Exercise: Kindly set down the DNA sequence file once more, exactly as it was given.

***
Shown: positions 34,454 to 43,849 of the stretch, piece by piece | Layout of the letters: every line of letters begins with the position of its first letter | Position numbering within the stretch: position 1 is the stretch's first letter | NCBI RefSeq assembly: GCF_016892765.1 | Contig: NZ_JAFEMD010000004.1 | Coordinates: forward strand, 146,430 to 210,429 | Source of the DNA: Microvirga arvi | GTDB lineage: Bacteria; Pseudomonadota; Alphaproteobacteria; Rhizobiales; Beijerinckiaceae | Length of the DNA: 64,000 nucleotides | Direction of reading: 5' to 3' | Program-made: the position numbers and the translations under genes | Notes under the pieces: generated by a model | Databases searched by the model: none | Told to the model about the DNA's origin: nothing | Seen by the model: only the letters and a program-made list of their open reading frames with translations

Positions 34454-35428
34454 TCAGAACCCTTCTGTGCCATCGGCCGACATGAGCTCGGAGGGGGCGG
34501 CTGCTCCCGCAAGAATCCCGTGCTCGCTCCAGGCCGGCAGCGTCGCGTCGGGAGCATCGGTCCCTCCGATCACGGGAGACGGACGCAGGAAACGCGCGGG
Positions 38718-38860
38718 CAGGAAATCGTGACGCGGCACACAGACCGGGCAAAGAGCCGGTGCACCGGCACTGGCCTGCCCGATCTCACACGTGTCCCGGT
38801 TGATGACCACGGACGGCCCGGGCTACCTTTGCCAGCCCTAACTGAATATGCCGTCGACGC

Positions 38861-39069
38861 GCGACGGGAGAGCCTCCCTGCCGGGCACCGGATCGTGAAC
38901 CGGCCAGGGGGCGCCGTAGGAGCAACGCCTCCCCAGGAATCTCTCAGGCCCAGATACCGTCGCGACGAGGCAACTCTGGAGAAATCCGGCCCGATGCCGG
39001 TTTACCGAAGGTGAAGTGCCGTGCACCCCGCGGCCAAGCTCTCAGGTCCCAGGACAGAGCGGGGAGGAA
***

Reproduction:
Shown: positions 34,454 to 43,849 of the stretch, piece by piece | Layout of the letters: every line of letters begins with the position of its first letter | Position numbering within the stretch: position 1 is the stretch's first letter | NCBI RefSeq assembly: GCF_016892765.1 | Contig: NZ_JAFEMD010000004.1 | Coordinates: forward strand, 146,430 to 210,429 | Source of the DNA: Microvirga arvi | GTDB lineage: Bacteria; Pseudomonadota; Alphaproteobacteria; Rhizobiales; Beijerinckiaceae | Length of the DNA: 64,000 nucleotides | Direction of reading: 5' to 3' | Program-made: the position numbers and the translations under genes | Notes under the pieces: generated by a model | Databases searched by the model: none | Told to the model about the DNA's origin: nothing | Seen by the model: only the letters and a program-made list of their open reading frames with translations

Positions 34454-35428
34454 TCAGAACCCTTCTGTGCCATCGGCCGACATGAGCTCGGAGGGGGCGG
34501 CTGCTCCCGCAAGAATCCCGTGCTCGCTCCAGGCCGGCAGCGTCGCGTCGGGAGCATCGGTCCCTCCGATCACGGGAGACGGACGCAGGAAACGCGCGGG
Positions 38718-38860
38718 CAGGAAATCGTGACGCGGCACACAGACCGGGCAAAGAGCCGGTGCACCGGCACTGGCCTGCCCGATCTCACACGTGTCCCGGT
38801 TGATGACCACGGACGGCCCGGGCTACCTTTGCCAGCCCTAACTGAATATGCCGTCGACGC

Positions 38861-39069
38861 GCGACGGGAGAGCCTCCCTGCCGGGCACCGGATCGTGAAC
38901 CGGCCAGGGGGCGCCGTAGGAGCAACGCCTCCCCAGGAATCTCTCAGGCCCAGATACCGTCGCGACGAGGCAACTCTGGAGAAATCCGGCCCGATGCCGG
39001 TTTACCGAAGGTGAAGTGCCGTGCACCCCGCGGCCAAGCTCTCAGGTCCCAGGACAGAGCGGGGAGGAA